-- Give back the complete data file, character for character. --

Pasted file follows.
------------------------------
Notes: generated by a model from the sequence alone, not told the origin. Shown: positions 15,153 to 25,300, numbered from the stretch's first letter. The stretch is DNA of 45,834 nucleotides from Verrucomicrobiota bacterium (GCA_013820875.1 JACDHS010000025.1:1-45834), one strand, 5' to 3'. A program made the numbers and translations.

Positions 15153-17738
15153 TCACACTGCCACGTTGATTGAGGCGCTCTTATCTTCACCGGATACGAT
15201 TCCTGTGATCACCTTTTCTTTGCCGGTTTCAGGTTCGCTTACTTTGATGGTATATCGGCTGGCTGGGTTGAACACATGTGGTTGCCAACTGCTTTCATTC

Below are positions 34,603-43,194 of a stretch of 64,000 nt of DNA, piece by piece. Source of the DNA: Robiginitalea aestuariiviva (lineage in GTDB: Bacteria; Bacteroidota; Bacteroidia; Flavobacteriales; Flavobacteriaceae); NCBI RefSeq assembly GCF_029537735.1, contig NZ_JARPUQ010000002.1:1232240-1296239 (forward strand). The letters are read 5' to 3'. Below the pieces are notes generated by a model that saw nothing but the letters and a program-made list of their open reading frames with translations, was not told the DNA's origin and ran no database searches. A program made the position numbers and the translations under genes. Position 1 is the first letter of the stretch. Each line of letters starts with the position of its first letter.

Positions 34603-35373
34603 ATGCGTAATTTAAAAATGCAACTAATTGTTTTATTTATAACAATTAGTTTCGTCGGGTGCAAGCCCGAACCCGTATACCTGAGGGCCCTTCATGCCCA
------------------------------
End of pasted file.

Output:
Notes: generated by a model from the sequence alone, not told the origin. Shown: positions 15,153 to 25,300, numbered from the stretch's first letter. The stretch is DNA of 45,834 nucleotides from Verrucomicrobiota bacterium (GCA_013820875.1 JACDHS010000025.1:1-45834), one strand, 5' to 3'. A program made the numbers and translations.

Positions 15153-17738
15153 TCACACTGCCACGTTGATTGAGGCGCTCTTATCTTCACCGGATACGAT
15201 TCCTGTGATCACCTTTTCTTTGCCGGTTTCAGGTTCGCTTACTTTGATGGTATATCGGCTGGCTGGGTTGAACACATGTGGTTGCCAACTGCTTTCATTC

Below are positions 34,603-43,194 of a stretch of 64,000 nt of DNA, piece by piece. Source of the DNA: Robiginitalea aestuariiviva (lineage in GTDB: Bacteria; Bacteroidota; Bacteroidia; Flavobacteriales; Flavobacteriaceae); NCBI RefSeq assembly GCF_029537735.1, contig NZ_JARPUQ010000002.1:1232240-1296239 (forward strand). The letters are read 5' to 3'. Below the pieces are notes generated by a model that saw nothing but the letters and a program-made list of their open reading frames with translations, was not told the DNA's origin and ran no database searches. A program made the position numbers and the translations under genes. Position 1 is the first letter of the stretch. Each line of letters starts with the position of its first letter.

Positions 34603-35373
34603 ATGCGTAATTTAAAAATGCAACTAATTGTTTTATTTATAACAATTAGTTTCGTCGGGTGCAAGCCCGAACCCGTATACCTGAGGGCCCTTCATGCCCA